The noble Lord quoted extensively from NAPF. I was disappointed in NAPF's response. The quick response is that that has absolutely nothing to do with the issue of whether the PPF is retrospective. Perhaps I may put on the record, first, that the PPF is not retrospective. Schemes go into the PPF only if an insolvency event starts after 5 April 2005. That is why we very carefully, perfectly properly, under pressure from Members opposite, made sure that there was no missing year between when FAS ended and the PPF started. Any suggestion from NAPF that the PPF is retrospective is incorrect.

Secondly, NAPF's statement that it will swamp us again is incorrect. We are not buying annuities which will swamp the scheme; we will be meeting pension liabilities as pension ages fall in, therefore it will happen over time. So, contrary to the suggestion that the PPF will be swamped, we spent time in Committee trying to suggest that in its opening years the PPF would be cash-rich rather than cash-poor because it will be dealing with assets coming in well in advance of timed liabilities having to be paid out. So NAPF is incorrect on that.

Has there been any change in the line between those eligible for the FAS and those eligible for the PPF?

No, not since we made the changes towards the end of the Bill and the following statements. The noble Lord will remember that noble Lords quite rightly pressed me very hard that there should be no missing year between the two. As a result, if an insolvency event has occurred before April 2005 and a scheme has been wound up—in other words, if the employer is insolvent and the assets cannot meet the liabilities of the scheme—the scheme may get compensation from FAS. If that happens after 2005 the compensation comes from the PPF. That has not changed. What has changed is some ambiguity about what happens between 2004—the change of the winding-up procedure—and when the PPF comes into being. I courteously suggest that NAPF is wrong on all those points.

The noble Lord, Lord Higgins, asked why we did not have regulations—I have forgotten which regulations he thought there should be. They are not there because the powers are covered in the primary legislation.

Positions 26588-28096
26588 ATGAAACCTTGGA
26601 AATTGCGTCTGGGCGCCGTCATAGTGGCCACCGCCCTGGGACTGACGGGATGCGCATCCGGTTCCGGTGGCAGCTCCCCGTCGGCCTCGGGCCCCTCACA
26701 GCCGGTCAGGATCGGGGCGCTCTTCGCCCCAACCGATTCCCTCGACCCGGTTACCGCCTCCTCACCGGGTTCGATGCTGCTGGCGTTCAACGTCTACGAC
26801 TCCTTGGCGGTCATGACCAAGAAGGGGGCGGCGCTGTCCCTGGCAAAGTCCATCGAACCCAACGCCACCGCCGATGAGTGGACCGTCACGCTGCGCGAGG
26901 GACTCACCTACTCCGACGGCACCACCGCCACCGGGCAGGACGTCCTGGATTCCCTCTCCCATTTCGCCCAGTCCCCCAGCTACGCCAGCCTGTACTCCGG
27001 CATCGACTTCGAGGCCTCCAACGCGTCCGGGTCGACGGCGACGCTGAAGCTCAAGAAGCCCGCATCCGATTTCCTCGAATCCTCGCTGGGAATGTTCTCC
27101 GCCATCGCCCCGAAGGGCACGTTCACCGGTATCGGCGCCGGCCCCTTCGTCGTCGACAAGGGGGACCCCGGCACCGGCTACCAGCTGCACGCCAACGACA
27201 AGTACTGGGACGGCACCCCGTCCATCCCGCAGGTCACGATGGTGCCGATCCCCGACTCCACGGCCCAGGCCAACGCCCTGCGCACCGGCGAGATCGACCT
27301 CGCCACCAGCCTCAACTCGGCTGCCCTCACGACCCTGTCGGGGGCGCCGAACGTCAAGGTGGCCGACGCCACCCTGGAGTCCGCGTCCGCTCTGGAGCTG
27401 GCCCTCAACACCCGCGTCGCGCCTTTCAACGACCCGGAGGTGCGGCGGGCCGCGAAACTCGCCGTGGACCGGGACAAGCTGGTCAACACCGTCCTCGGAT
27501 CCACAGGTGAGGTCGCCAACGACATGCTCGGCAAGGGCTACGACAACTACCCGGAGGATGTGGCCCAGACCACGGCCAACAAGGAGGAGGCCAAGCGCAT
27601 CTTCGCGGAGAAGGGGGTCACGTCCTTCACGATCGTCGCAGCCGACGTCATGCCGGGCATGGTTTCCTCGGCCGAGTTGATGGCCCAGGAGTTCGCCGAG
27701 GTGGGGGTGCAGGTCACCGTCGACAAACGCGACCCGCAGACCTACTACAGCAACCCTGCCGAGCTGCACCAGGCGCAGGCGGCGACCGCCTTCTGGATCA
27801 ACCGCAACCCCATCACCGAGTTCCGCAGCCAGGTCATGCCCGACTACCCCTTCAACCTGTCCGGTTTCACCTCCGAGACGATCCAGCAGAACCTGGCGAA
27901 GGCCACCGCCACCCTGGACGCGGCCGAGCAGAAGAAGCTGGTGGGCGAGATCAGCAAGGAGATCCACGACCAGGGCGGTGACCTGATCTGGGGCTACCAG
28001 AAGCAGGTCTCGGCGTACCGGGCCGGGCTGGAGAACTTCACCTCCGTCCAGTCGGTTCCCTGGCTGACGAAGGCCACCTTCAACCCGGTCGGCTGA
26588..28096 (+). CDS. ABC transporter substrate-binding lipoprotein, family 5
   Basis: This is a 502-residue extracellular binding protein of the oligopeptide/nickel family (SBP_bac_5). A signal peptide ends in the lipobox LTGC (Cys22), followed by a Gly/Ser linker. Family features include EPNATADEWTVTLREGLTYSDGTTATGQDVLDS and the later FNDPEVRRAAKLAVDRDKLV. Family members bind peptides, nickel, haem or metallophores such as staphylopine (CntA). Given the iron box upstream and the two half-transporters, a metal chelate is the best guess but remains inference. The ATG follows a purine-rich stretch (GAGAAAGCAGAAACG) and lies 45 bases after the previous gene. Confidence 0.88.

The noble Lord, Lord Oakeshott, asked me whether I knew about the figures for what schemes currently have indexation and those that do not. I do not have those figures; I am not sure that they exist. If they do, I shall ensure that the noble Lord is informed about them.

Why, then, is it possible for the Secretary of State to make that assertion about the financial assistance scheme, and what is he basing that on if those figures do not exist for PPF schemes?

I shall write to the noble Lord on that. First, with FAS, we are to some extent dealing with schemes that have already collapsed. We know what the conditions were of the 300 or so schemes listed in the document put before the House. Of course the noble Lord does not know any more than I do which schemes will fall within the PPF, so we cannot possibly tell what their terms are—what their arrangements are for partners, unmarried partners, civil partners, indexation and so on. If the noble Lord can tell me which schemes are going to collapse in 2010 and so on, I might then be able to tell what the implications are for the PPF. By definition, the PPF is forward-looking: we cannot tell what schemes will come in and therefore we do not know what conditions they will carry.

No, I was careful in how I phrased my question. I said: "to be eligible for the PPF to be contributors". We are talking about the universe of DB schemes here—roughly what proportion there are. I would appreciate it if the noble Baroness could let me know the basis on which that calculation was made on the FAS. It would be interesting to see whether there is a read-across to the PPF.

4.30 p.m.

I am perfectly happy to share the information I have with the noble Lord. It was a perfectly reasonable request.

Finally, the noble Lord made a general point about his concern to scrutinise the introduction of a risk-based levy. He went on to suggest—I want to correct this; I would not wish any misapprehension on it—that the risk-based levy would come into effect after the initial period of one year. No; there is a transitional period which runs for four years. I think that the noble Lords, Lord Oakeshott and Lord Higgins, and I have had discussions on this before. By the end of the fourth year, all schemes, unless there is a de minimis, will be within the risk-based levy, at which point there is the 80/20 apportionment rule.

In the transitional period, schemes may voluntarily bring themselves in before the four-year period. Whether they choose to do so will depend, I suspect, on when their three-year valuation cycle is due and their own assessment of whether they stand financially to gain. So I would not wish there to be any misunderstanding between year 1 and year 4. There will be a phased-in introduction of the risk-based levy. From the fourth year on, all schemes will be within that. As I said, most of the questions were quite detailed and specific. If I have overlooked any question, I should be very happy to be reminded of it and will do my best to answer it. If your Lordships think I have answered the questions, then I hope you will allow me to refer the order to the House.

On that point, I asked the noble Baroness to confirm—I hope that I have it right—that this is not referring to risk-based levies in any way. My understanding of the position is not quite the same as the one she has given about the transitional period, but obviously that is a matter for us to look at. I do not want to debate that now. Could she just confirm that this order does not in any way affect risk-based levies?

This order is about the initial period of the 150 levy and the method of apportionment. It is therefore based on scheme size, as is laid out. The noble Lord is correct on that.

On Question, Motion agreed to.